Until now, I have only done freezer paper stencils with fabric paints, and let me be the first to tell you that cutting out intricate details is a royal pain. Photo emsulsion screen printing is like making a stencil right on the screen, no cutting required. Or like making a negative on the screen, for those of us who remember 35mm film :) My first attempt didn't go so well, but I'm close to figuring it out. If you're interested in screen printing, make sure to read at the end of this post where I share some other screen printing options to consider.
Here is the big picture, nutshell, explain-it-to-me-like-I'm-a-6-year-old version:
You put this green stuff on the screen, and when it's dry you put a transparency with your artwork on it. Then you expose it to light and the green stuff hardens everywhere EXCEPT where the black lines of the artwork block the light. The green stuff washes away where the artwork was, leaving you with your stencil (negative)!
Here's the step by step...
First you'll need to prepare your artwork with Photoshop, Print Shop, Word or whatever. If you have a laser printer and transparencies, you can print them yourself. I don't, so I emailed the image to Staples, but when they printed them it was very pixelated and smudged looking (odd?). Luckily, I brought the image that I had printed on my inkjet, which they photocopied onto transparency and it was crisp and perfect. I had 3 copies made because you need the artwork to be super black to block out the light. FYI Transparencies cost around $1 each.
I designed this to go with this little pair or baby pants, which I also made:
Next you need to put the sensatizer on the screen. I did this at night so it could dry/harden overnight. Careful, you can't expose the sensatizer yet, so find someplace dark to work and store the screen while it dries. Basically you add water to the tiny bottle of sensatizer and pour it into the large bottle of photo emulsion and shake it up. Pour a line of sensatizer across one of the sides of the screen and drag the squeegee across the screen. Don't be stingy! You can always scrape the extra sensatizer off the squeegee and put it back in the bottle. I kept dripping and squeegeeing and got these weird uneven spots. Just keep squeegeeing both sides and it should smooth out nicely. (Before you start, put pushpins in the corners of the screen on the flat side so it doesn't touch the work surface (I didn't have any so I set the screen on the Speedball box at a 90-degree angle). The bottle of photo emulsion will keep in the fridge for a few months.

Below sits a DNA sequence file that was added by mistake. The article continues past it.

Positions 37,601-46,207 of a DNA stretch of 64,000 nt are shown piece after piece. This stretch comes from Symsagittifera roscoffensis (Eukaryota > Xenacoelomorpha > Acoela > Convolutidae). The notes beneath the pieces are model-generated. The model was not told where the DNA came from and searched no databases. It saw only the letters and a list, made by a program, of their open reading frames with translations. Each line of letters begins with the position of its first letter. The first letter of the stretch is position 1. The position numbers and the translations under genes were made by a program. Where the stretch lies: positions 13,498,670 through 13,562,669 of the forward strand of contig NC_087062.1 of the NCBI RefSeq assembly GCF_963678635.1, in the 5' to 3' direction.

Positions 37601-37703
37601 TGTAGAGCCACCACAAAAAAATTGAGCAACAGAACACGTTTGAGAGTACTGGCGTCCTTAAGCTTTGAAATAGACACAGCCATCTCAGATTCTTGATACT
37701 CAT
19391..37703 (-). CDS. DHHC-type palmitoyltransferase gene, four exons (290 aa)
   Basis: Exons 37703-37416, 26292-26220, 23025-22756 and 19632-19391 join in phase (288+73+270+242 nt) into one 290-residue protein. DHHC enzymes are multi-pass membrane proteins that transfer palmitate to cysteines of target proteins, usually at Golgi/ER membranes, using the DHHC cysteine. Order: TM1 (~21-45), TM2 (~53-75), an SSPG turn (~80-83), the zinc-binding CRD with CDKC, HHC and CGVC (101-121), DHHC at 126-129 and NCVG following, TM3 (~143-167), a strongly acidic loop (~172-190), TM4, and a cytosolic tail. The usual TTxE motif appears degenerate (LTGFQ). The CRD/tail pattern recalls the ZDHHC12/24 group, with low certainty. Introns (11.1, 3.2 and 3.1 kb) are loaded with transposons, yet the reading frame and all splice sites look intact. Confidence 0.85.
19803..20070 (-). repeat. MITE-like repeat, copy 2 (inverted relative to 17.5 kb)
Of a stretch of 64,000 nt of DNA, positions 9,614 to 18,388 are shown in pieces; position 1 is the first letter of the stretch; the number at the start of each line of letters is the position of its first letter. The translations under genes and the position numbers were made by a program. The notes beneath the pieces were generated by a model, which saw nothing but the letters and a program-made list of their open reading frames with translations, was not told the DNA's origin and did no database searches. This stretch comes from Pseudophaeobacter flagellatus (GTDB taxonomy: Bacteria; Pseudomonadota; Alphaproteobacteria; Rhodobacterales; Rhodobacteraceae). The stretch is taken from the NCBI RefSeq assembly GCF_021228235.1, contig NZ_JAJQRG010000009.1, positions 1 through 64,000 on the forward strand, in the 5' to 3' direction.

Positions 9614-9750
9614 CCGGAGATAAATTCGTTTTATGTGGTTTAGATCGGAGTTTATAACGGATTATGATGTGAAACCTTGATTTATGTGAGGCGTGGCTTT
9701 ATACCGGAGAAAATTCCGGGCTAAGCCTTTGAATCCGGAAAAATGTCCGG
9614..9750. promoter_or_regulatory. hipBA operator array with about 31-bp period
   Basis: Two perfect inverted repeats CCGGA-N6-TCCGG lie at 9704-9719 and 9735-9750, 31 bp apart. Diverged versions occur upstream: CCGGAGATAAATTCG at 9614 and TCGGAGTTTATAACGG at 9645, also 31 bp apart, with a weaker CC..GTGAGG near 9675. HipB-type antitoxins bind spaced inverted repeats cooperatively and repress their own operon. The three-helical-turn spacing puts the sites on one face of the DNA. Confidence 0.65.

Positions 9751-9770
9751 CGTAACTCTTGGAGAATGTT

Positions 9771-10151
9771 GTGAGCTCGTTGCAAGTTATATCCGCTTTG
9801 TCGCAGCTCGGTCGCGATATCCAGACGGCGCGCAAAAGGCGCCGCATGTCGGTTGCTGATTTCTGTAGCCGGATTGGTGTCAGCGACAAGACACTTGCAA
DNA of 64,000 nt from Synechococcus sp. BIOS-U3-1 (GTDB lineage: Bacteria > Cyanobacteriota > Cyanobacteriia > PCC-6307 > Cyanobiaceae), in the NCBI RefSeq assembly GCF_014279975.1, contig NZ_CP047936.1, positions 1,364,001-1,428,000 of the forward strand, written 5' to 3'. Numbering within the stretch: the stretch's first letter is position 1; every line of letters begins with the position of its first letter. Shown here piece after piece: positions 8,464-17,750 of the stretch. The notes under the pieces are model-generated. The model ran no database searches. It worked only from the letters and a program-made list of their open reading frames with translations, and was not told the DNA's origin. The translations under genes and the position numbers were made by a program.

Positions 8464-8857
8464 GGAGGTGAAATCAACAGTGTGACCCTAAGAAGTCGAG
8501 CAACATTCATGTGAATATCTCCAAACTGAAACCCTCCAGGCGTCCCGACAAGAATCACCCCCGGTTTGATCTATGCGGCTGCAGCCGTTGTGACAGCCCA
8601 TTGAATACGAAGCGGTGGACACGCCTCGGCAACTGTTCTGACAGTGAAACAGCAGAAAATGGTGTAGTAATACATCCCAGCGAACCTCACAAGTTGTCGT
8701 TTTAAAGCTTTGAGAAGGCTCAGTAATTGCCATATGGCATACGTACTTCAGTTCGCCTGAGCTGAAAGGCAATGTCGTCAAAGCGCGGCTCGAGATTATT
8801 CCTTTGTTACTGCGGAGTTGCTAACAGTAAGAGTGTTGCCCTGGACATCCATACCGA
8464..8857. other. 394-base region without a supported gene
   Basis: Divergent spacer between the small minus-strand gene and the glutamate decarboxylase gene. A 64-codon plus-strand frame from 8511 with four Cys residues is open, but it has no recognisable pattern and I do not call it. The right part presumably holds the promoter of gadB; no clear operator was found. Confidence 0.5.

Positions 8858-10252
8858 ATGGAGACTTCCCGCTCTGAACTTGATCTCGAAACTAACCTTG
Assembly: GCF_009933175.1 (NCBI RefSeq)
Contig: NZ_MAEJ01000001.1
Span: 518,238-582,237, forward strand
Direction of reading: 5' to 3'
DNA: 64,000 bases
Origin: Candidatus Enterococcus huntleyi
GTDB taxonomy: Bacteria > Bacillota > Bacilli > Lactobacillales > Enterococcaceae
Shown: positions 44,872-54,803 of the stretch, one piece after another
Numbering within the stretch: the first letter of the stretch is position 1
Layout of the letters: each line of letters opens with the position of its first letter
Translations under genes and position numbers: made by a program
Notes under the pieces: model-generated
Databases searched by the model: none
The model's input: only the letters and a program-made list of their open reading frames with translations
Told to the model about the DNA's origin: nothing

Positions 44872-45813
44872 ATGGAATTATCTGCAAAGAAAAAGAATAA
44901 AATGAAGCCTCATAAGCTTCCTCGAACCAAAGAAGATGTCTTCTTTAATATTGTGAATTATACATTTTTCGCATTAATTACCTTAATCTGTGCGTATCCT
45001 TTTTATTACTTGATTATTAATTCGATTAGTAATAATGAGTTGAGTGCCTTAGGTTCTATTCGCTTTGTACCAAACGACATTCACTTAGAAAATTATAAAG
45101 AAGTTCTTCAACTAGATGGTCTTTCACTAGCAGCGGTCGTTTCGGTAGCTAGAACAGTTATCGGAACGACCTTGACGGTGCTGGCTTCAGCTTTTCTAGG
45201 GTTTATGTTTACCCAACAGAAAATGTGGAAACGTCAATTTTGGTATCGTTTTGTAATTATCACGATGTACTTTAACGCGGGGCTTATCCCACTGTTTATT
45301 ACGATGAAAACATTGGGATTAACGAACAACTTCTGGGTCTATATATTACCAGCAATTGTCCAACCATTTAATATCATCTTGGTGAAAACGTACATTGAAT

The next day the sensatizer was dry and I was ready to "burn" the screen. You want something large and flat to carry your assembled screen outside, and something dark under the screen - otherwise the light will bounce and expose the wrong parts (black poster board would serve both purposes, or you could use a big piece of cardboard with some black fabric over it). Then you put your screen face down (flat side up - remove those pushpins first) and your artwork face down (wrong side up) because when you turn the screen the right way your artwork is also reversed - see how the writing is backwards in the photo. Oh yeah, you should also tape the transparencies together so they don't blur your image. Finally you need to put a piece of glass or plexiglass on the artwork to hold it in place. I used glass from a picture frame. Carry it outside and set it in the sun for a few minutes. Watch for the screen to darken to a grayish clay - this is very subtle. I wish I had a secret to make it easier to know when it's "done" but I don't. Maybe as I get more experience. I wish I had done more research about using natural sunlight because eHow. com said to expose it for 20 minutes which is waaaaaay too long. I waited 5 minutes because it was a very cold but sunny day but I think it was still too long. More on that later.